Michigan’s own Schooley Reels are truly the choice for some of the best ice fisherman across the country, but this wasn’t always the case. While most folks were debating which 40 to $80 dollar reel was the best to tape on their panfish rods, anglers fishing the lakes and backwaters of mid-Michigan were jaw jerking up some of biggest bluegill and crappie caught in the state year after year. Their secret was the molded nylon reel commonly referred to by the company’s name, Schooley.
What possible advantage could a reel that costs less than five dollars actually give an angler chasing big panfish? Economics would be the easy answer, but not the one that is at the core of the reasons why. An anglers biggest enemy is line twist while targeting the biggest panfish in a lake, even the ones you want to take back for the dinner plate. Spinning reels can leave your jig spinning in circles, and if you were sight fishing and peering down the hole, you will need a clicker to count the number of rejections that will happen in one day.
That’s the original ”IceMan” Barry Williams in the above picture with a very, VERY nice crappie caught with a spoon while fishing with a Schooley reel. Barry is also the creator and owner of “Spooky Spiders”, a fine line of jigs and flies that can be used with deadly results through the ice. His website is: http://spookyspiders.bravehost.com/ and in the picture below is a collection of fish that I caught using his tungsten bead flies.
So after showing off what the Schooley can give you in terms of big fish and numbers, you can look at all the money you can take from using that expense spinning reel, and buy more jigs and bait! But, if you really want to fine tune the reel, and yes I know, it sounds pretty weird saying that, you can take a couple of extra steps to make your Schooley perform at a higher level.
To help keep your 4 lb or smaller line from burning on the nylon line guide coming off the reel, its time to break out the hacksaw. I know what you are thinking already, “How cool is it to say hacksaw and icefishing?”, or more likely, “What the heck is he thinking?” But, its true, one of the first things you will do is a little cutting! Take a look at the picture below and imagine cutting off about an inch and a half from each side white section of the reel seat after removing the reel, which would be the component below the red reel.
Now you might be thinking, Mason what are you thinking? You just cut off the line guide and the area where you screw the reel into the rod handle. First off, I don’t think I will ever find a day where I actually screw anything into a rod handle of mine. No worries folks, there is a back up plan. But, there is one more step before dealing with that issue. replacing the line guide.
To the right, Team USA gold medal winner, Myron Gilbert
Now this is a trick I learned recently from an ice guy I have the utmost respect for, Myron Gilbert of Brooklyn, Michigan. Myron let me bend his ear and he offered up this tidbit of information, which makes perfect sense in retrospect. The purpose of cutting off that line guide that comes standard with reel seat is to prevent your line from getting burned or scored from friction. His idea was to replace that with a single foot line guide where the hole of the guide lines up dead center with the spool of the reel. In doing some research, I found the perfect guide down in Ohio, at Jann’s Netcraft in a size 16: http://www.jannsnetcraft.com/fuji-single-foot-guides/230276.aspx . Now I have replaced that original nylon guide with a Fuji guide that costs less than a buck.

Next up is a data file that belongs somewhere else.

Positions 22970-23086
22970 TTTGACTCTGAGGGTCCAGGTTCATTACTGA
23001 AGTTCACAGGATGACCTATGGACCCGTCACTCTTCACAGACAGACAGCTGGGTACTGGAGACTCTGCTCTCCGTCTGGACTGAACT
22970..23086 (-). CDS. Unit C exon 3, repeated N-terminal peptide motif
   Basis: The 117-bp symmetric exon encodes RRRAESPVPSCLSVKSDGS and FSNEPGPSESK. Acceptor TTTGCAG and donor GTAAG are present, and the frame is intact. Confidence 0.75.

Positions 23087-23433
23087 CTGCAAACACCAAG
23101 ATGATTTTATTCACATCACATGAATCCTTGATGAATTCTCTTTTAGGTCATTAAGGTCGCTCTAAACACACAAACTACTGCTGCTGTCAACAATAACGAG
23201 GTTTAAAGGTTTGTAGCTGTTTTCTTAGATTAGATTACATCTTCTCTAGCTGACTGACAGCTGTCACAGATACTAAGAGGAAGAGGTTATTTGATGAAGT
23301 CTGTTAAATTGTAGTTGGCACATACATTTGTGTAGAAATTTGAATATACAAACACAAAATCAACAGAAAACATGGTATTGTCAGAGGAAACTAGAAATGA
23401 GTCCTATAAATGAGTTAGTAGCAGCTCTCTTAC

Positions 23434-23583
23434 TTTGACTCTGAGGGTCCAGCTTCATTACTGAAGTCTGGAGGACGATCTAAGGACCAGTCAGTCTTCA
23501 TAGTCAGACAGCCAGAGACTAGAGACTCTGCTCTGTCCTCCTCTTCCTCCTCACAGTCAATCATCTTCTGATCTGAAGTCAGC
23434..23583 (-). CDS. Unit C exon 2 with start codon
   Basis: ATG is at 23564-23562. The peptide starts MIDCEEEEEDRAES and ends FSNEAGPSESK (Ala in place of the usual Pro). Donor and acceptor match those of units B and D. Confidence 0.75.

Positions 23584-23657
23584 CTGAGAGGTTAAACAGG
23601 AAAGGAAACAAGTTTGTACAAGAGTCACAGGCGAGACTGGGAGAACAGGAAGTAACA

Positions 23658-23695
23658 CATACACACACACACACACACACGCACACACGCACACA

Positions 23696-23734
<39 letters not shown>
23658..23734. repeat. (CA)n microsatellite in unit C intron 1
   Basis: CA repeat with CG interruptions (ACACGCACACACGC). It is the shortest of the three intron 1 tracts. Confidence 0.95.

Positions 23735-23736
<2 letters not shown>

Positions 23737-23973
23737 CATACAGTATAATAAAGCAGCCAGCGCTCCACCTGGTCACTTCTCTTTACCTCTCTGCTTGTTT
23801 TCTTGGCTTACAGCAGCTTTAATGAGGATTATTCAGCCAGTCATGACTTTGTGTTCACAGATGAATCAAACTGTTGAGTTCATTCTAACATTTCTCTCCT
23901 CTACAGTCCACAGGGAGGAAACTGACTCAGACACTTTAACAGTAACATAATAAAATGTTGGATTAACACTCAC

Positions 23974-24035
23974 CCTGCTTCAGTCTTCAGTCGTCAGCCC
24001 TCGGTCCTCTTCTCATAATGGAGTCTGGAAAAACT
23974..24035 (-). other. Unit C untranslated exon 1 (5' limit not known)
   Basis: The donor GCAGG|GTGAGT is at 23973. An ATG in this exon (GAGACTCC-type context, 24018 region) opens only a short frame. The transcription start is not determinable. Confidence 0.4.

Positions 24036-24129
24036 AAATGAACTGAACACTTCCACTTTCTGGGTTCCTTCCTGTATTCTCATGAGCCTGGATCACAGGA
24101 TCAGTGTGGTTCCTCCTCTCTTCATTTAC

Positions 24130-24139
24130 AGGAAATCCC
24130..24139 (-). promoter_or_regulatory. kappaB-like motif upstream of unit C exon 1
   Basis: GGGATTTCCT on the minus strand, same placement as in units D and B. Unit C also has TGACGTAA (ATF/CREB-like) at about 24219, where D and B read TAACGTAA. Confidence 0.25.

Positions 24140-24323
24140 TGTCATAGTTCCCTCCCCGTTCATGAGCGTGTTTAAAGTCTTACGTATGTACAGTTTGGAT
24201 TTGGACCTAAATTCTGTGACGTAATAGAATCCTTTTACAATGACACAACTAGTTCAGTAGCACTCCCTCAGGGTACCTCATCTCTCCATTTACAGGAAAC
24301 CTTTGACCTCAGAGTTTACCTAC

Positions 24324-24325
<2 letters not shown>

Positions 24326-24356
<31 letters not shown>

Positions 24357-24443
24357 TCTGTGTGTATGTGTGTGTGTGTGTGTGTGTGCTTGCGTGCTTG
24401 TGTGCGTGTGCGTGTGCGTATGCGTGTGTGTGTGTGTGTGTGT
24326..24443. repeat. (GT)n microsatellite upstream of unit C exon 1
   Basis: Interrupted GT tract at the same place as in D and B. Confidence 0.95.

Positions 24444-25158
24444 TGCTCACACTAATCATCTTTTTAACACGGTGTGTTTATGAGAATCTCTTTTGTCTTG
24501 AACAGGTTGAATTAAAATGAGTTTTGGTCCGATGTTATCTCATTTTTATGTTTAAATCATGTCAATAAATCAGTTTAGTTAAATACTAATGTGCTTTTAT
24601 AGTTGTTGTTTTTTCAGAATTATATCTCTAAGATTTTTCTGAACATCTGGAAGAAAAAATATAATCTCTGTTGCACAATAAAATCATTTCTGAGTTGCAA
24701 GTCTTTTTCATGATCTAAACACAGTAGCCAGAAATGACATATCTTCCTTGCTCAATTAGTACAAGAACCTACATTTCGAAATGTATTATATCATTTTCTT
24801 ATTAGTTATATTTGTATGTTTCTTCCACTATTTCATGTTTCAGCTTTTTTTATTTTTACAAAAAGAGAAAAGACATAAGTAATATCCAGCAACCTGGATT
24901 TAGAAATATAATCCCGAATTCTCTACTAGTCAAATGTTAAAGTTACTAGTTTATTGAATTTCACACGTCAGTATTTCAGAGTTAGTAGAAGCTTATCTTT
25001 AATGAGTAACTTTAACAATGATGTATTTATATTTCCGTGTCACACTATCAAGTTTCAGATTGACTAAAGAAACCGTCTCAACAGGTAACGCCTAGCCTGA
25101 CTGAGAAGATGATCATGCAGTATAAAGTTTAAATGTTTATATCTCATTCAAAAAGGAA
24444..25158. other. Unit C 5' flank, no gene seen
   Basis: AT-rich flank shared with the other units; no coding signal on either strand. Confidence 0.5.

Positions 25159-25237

Now for the sake of ease, stay on Jann’s Netcraft website to get some epoxy to attach that guide to your rod handle: http://www.jannsnetcraft.com/rod-building-epoxy/029051600007.aspx . You can wrap it with thread if you like, but what I do is when I am done with a braid from my reels, like Power Pro or Fireline, it gets saved on an old empty spool. Use this old line like thread and you have a much stronger “thread”. Eyeball the guide to line up with the guides on the rod, apply a little epoxy to get started, and begin wrapping. Once you finish, apply a little more epoxy and spread it around the rod handle until yo have an even coat applied.
Once that is wrapped and dry, now you can attach your reels to the rod handle. Sometimes the easiest and oldest method is truly the best way to go. Electrical tape in my book works extremely well, and most everyone has some around the house already, if not it is an easy buy at your local hardware. If the guide seems a little high, you can bend it slightly by applying equal pressure to it, and pushing/bending it forward to get it to line up.
Where can you buy Schooley reels, by themselves and not in a combo? Check out these two links for availablity: